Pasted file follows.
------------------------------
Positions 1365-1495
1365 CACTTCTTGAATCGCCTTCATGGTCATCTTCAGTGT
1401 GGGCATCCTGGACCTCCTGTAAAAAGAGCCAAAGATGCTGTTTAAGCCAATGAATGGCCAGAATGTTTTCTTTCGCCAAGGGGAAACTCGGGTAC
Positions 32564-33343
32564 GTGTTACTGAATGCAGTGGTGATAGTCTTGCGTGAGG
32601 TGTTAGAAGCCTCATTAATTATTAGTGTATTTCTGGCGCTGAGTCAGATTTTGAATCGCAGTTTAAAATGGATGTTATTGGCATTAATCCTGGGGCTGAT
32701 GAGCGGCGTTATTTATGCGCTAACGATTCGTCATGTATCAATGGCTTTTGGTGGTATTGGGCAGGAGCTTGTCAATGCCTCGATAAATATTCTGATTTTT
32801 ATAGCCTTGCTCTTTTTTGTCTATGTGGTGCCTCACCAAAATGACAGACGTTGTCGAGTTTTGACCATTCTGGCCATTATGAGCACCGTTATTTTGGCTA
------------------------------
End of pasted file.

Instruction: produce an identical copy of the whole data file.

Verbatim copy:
Positions 1365-1495
1365 CACTTCTTGAATCGCCTTCATGGTCATCTTCAGTGT
1401 GGGCATCCTGGACCTCCTGTAAAAAGAGCCAAAGATGCTGTTTAAGCCAATGAATGGCCAGAATGTTTTCTTTCGCCAAGGGGAAACTCGGGTAC
Positions 32564-33343
32564 GTGTTACTGAATGCAGTGGTGATAGTCTTGCGTGAGG
32601 TGTTAGAAGCCTCATTAATTATTAGTGTATTTCTGGCGCTGAGTCAGATTTTGAATCGCAGTTTAAAATGGATGTTATTGGCATTAATCCTGGGGCTGAT
32701 GAGCGGCGTTATTTATGCGCTAACGATTCGTCATGTATCAATGGCTTTTGGTGGTATTGGGCAGGAGCTTGTCAATGCCTCGATAAATATTCTGATTTTT
32801 ATAGCCTTGCTCTTTTTTGTCTATGTGGTGCCTCACCAAAATGACAGACGTTGTCGAGTTTTGACCATTCTGGCCATTATGAGCACCGTTATTTTGGCTA